The character grew up with nothing. If the character has a large family (s)he may want to send money to them. Half starting funds. The character does gain the bonus skills of brawling and begging, however. 
Human. Social Class: Poverty You grew up on the back streets of a large city. I won't ask you how you came up with your starting funds, but I do wonder where my belt pouch has gone. [Bonus skills: Brawling (proficient); Begging (Expert)]

It's probably fairly unlikely you'll use many of these skills in combat. What this provides is a background that gives the DM something to roll when you say your background is as a farmer, or a beggar. The other option is that I have to choose what you know. As a DM, I don't have a problem choosing what you know, but players often can feel a disconnect with a character, not understanding why so-and-so can get this, and so-and so can't.

In the next installment of this I'll demonstrate how you use it to determine the abilities of your classes. The general understanding should be that rather than have a "pick a group of this, pick a group of that" the player has the option of going for a default option or specific option. This allows the player to have the customization that they deserve or prefer. It also generates a background for the character if the character does not want to do so themselves. I'm using skills here to get people used to the idea of picking from a group of skills, because they are easy, but when I go over to class, it will be a little harder to understand if you're not familiar with this idea.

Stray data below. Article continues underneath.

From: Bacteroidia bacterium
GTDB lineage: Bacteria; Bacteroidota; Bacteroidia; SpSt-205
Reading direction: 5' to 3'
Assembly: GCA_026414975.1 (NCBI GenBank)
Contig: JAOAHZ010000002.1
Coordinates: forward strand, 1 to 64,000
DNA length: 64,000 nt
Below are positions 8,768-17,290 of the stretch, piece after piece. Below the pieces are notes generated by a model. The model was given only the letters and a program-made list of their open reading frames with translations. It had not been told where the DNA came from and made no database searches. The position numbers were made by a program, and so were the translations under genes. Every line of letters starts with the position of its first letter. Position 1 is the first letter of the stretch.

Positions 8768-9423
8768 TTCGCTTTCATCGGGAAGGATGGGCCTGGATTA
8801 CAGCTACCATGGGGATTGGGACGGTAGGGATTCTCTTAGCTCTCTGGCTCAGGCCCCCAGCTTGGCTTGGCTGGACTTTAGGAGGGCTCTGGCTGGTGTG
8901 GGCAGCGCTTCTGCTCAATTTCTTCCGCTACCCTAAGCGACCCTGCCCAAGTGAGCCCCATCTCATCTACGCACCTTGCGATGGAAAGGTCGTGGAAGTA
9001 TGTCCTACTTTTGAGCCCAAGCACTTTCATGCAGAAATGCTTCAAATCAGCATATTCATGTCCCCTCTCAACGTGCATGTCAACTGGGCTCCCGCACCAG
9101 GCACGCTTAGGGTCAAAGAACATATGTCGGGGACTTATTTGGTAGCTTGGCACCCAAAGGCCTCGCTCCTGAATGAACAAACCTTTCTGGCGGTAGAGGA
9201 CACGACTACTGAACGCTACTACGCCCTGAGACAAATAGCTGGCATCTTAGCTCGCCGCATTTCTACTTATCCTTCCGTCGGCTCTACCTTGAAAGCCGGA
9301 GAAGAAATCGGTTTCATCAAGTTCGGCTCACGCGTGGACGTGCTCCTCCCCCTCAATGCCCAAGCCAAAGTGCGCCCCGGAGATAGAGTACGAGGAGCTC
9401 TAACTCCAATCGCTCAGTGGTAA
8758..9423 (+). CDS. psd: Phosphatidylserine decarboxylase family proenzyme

I like the idea of doing this with a simple program that uses "DM Space" and "Player Space" so that players can roll characters, have them approved (or not) by the DM, and print them out outside of game time. There are many things that the DM really should not have to be there for in a perfect gaming world, and character creation should be part of it. I really like the idea of having a character sheet and a background/information sheet, so that a player can have as big or as small a pile of papers as s/he is comfortable with.